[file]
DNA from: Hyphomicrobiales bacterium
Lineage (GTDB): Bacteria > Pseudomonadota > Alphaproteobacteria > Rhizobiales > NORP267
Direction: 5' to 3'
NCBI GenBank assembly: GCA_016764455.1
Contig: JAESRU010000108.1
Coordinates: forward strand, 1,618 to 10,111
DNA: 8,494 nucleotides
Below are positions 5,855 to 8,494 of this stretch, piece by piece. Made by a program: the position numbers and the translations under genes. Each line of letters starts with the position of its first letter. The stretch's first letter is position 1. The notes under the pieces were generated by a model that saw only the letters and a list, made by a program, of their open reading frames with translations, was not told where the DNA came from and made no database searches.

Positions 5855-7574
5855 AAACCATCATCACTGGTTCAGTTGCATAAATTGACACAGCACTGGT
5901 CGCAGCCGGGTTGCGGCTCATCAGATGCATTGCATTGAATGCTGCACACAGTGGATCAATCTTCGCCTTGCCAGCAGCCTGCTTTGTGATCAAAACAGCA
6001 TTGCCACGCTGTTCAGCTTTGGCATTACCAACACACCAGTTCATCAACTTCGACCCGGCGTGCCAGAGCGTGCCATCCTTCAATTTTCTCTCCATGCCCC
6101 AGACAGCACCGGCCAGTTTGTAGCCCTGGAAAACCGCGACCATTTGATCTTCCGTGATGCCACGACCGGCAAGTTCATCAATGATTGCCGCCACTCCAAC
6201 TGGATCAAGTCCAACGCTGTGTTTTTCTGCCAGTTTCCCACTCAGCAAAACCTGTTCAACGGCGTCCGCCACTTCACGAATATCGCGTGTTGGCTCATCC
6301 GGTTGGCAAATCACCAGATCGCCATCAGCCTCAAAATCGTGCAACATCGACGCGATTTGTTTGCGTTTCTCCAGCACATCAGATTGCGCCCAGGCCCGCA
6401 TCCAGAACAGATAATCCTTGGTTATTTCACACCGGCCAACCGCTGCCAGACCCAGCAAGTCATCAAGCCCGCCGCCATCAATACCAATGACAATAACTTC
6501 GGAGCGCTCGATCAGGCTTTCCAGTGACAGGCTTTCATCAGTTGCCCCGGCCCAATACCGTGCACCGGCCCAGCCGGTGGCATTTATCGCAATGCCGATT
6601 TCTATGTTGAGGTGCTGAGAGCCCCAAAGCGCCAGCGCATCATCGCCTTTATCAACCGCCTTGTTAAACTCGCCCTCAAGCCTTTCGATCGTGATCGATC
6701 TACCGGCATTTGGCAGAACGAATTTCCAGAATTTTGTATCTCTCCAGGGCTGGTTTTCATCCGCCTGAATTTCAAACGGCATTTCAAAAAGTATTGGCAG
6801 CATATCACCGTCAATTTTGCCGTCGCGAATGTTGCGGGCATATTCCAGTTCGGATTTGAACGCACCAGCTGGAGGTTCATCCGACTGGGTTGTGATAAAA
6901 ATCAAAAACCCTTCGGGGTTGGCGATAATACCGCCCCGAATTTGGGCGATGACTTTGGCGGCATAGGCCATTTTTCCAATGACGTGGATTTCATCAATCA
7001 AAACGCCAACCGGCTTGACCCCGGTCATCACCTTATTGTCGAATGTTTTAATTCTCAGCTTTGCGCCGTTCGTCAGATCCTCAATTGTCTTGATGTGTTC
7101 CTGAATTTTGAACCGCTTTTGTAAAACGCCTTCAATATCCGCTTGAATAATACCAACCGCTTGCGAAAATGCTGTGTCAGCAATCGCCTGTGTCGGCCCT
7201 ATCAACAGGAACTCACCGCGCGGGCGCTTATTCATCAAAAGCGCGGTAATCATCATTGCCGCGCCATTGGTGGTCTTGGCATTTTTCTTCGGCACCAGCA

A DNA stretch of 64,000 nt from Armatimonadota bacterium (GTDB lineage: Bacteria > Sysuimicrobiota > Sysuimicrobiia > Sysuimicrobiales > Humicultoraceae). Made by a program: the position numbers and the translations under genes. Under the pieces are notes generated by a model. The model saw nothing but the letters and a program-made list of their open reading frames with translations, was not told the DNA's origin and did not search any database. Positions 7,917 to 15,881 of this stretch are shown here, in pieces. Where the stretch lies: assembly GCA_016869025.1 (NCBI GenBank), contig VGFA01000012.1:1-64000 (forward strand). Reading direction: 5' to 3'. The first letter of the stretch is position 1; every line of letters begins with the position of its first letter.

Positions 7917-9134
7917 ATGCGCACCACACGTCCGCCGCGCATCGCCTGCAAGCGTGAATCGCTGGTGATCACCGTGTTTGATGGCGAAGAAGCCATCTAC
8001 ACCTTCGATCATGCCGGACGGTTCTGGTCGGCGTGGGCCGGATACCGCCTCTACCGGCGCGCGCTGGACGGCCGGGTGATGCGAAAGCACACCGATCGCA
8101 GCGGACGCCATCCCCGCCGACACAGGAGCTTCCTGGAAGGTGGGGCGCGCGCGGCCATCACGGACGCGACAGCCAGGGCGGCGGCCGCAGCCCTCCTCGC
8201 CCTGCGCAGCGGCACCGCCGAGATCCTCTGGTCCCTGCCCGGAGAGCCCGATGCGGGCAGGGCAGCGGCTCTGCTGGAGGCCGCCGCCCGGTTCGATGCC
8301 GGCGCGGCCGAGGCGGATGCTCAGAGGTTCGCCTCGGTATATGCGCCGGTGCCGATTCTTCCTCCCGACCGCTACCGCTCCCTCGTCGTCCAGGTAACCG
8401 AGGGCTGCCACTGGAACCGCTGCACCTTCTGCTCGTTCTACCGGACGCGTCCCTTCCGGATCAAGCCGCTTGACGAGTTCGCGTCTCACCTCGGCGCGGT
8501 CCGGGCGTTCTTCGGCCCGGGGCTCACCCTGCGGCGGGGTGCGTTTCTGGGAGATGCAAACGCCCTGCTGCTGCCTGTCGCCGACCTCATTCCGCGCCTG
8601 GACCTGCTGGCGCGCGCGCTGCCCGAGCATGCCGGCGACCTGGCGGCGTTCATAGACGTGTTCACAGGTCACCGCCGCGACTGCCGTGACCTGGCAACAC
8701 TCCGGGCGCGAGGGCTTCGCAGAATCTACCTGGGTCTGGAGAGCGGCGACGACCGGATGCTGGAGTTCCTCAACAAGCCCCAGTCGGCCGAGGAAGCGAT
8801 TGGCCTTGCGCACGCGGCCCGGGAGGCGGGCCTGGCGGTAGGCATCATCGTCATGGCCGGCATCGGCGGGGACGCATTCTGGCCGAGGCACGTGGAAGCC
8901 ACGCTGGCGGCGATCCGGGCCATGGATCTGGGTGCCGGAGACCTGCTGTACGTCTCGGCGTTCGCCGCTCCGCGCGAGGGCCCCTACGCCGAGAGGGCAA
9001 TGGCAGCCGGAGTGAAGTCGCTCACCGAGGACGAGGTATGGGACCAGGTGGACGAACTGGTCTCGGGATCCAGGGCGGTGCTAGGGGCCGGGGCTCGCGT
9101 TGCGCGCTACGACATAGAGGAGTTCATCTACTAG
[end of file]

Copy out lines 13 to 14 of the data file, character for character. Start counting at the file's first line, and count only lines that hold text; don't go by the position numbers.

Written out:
6101 AGACAGCACCGGCCAGTTTGTAGCCCTGGAAAACCGCGACCATTTGATCTTCCGTGATGCCACGACCGGCAAGTTCATCAATGATTGCCGCCACTCCAAC
6201 TGGATCAAGTCCAACGCTGTGTTTTTCTGCCAGTTTCCCACTCAGCAAAACCTGTTCAACGGCGTCCGCCACTTCACGAATATCGCGTGTTGGCTCATCC